Tuesday, July 05, 2011

When I read my news sites each morning, primarily The Toronto Star, the local news on the London Free Press and a quick scan of among others, I try to save time by skipping celebrity fluff and apolitical crime stories beyond occasionally glancing at the headline links.

Unfortunately concerning the former, that has proven easier to do of late. While I am sure that Prince William and Lady Kate of Cambridge are very nice people and so far have been less embarrassing than Prince Harry for instance, I just don't want all this attention at the expense of more important news. For instance, the Canadian ship's attempt to run the blockade of Gaza is easily more important the LFP's CanadaWorld section's front page than seeing those two on a Dragon Boat or Will piloting a Sea King Helicopter, although the latter is practically an act of heroism considering the state of those military choppers today.

It was really galling that I was looking forward to listening to Cross Country Checkup last Sunday and hearing that the royal couple will be the subject of discussion, even if the host was being apologetic about it as a backdoor tactic to start a debate about the monarchy in Canada. As it is, I agree with Jiam Ghomeshi opening monologue's on Q calling for the big media to pull on the lapdog treatment of the royals. At least the fact that they are British royalty at least gives them some shade of relevance to Canada than any Hollywood celebrity any day. Just all that idiotic obsession with Paris Hilton's arrest years ago was as repellent an example as anything I'm referring to; I just hope that female TV anchor who literally burning the sheet about it on air got a promotion for it. I just hope that CCC can deal with something more substantive as it should. I know this is hardly some radical opinion, but I can't stay quiet either, even if I should do the same for any number of more important subjects.

At least, most of the rest of CBC Radio's programming at least has more integrity than that such as The Current which were discussing the Gaza blockade and a reporter's interview with a Khmer Rouge big shot while the summer programming is as fascinating as always like today's Out of Their Minds about eccentric scientists and inventors and Strange Animal, a fun show exploring elements of human nature. That is something I need and I hope I can do the same someday.

Thursday, June 30, 2011

For all the hoopla at about Transformers: Dark of the Moon, there is a slight undertone of desperation about its 3D presentation.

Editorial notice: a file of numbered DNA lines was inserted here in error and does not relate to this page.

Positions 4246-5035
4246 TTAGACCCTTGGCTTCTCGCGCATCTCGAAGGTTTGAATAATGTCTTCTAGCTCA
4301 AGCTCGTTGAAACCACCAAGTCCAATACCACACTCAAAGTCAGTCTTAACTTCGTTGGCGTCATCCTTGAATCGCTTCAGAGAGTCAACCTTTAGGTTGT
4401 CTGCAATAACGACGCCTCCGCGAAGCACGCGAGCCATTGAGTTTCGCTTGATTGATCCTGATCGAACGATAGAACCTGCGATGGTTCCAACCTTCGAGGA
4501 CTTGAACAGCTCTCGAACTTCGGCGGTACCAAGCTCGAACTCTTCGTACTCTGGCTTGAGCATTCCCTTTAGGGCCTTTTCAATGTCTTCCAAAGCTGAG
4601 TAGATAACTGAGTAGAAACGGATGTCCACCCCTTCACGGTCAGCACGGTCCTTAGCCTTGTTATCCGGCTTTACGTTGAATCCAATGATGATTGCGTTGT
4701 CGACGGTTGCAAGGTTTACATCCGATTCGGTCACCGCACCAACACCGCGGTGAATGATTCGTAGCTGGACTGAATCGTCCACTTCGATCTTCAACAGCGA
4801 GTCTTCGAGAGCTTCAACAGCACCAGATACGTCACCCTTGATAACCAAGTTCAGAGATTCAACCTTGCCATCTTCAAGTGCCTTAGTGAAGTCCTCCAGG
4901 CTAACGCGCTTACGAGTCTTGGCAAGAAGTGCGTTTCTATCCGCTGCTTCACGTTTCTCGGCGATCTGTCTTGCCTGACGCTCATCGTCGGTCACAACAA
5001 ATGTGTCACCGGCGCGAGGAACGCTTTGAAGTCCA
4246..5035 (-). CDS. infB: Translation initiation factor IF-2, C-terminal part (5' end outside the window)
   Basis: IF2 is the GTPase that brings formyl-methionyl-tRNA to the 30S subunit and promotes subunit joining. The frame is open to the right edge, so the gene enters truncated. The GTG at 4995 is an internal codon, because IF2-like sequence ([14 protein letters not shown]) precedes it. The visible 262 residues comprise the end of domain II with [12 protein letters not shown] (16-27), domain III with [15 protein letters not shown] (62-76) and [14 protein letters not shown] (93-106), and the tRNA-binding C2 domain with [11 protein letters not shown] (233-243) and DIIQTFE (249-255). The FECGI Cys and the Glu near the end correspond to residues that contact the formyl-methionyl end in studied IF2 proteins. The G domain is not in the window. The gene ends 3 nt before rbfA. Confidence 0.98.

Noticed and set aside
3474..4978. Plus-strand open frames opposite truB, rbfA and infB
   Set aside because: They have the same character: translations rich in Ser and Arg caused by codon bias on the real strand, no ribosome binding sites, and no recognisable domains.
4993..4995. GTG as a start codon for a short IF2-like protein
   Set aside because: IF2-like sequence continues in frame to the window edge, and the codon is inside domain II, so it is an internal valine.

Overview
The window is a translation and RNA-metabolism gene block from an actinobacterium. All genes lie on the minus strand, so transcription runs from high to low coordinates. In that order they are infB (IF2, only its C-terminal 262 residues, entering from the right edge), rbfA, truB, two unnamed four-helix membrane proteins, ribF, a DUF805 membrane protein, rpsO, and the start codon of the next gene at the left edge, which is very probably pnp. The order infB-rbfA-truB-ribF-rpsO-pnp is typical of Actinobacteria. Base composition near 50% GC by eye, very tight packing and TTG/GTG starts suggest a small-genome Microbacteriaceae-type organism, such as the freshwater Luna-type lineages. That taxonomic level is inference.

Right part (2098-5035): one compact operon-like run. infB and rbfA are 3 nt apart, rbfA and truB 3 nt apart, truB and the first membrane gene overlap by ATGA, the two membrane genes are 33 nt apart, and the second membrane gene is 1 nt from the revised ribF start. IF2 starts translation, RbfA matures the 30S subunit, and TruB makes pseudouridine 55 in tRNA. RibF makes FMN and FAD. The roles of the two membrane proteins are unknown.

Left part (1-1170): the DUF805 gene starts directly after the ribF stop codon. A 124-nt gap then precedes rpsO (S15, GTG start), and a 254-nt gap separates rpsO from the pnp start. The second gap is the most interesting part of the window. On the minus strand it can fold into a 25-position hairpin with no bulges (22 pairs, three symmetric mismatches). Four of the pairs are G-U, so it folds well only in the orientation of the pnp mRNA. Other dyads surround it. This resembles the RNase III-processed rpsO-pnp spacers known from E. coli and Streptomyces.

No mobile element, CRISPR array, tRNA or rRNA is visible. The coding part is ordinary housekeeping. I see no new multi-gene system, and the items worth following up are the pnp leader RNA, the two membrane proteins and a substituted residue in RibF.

Apparently, there is a feeling that if this film does not get a significantly large portion of its box office from 3D presentation, that would be a fatal hammer blow to that "enhancement" to the moviegoing experience. That almost feels halfway believable considering that apparently the box office influence of 3D projection has been on a real decline with the movies.  After all, Pirates of the Caribbean: On Stranger Tides , Kung Fu Panda 2 and Green Lantern apparently have had a shrinking portion of 3D in their grosses and it's impossible to say how many moviegoers chose not to bother seeing a film simply because it's too expensive because of that.  I know, while I reasonably enjoyed Green Lantern as a comic fan, I don't feel an overwhelming urge to see Transformers in all its high budget cheesiness yet again at a more expensive price.

As for the causes, I agree with Jeffery Katzenberg that much of the blame lies with film companies getting cheap and greedy with the gimmick.  That especially goes for the schlocky retrofit 3D processing on regularly shot films, especially bombs like The Last Airbender and Cats & Dogs: The Revenge of Kitty Galore.  All that seems to accomplish is to create a pointlessly more expensive film for a glorified optical illusion that you eventually and subconsciously ignore long before the film is over, provided you don't get eyestrain while you're at it. Of course, that doesn't include the filmmakers willing to produce 3D films from the ground up like DreamWorks Animation and James Cameron with his Avatar.  With them, their films like the brilliant How to Train Your Dragon use the projection process with a real artistic purpose and the results can be spellbinding.

That said, I don't appreciate not having the choice to seeing these films "flat" (no 3D) and the fact that they projected with appallingly low light levels is even more unacceptable. After all, I don't go to films because of the presentation gimmicks, I usually go to them for the stories and that's all that matters in the end. Of course, that criteria is a frustratingly elusive quality for film companies to rely on, so you can understand to a degree why they were hoping for something more reliable to get people to see their movies before they can on their widescreen Hi-Def TVs. But that is not enough in the end, not at the preminium they are forcing the cinemas to charge.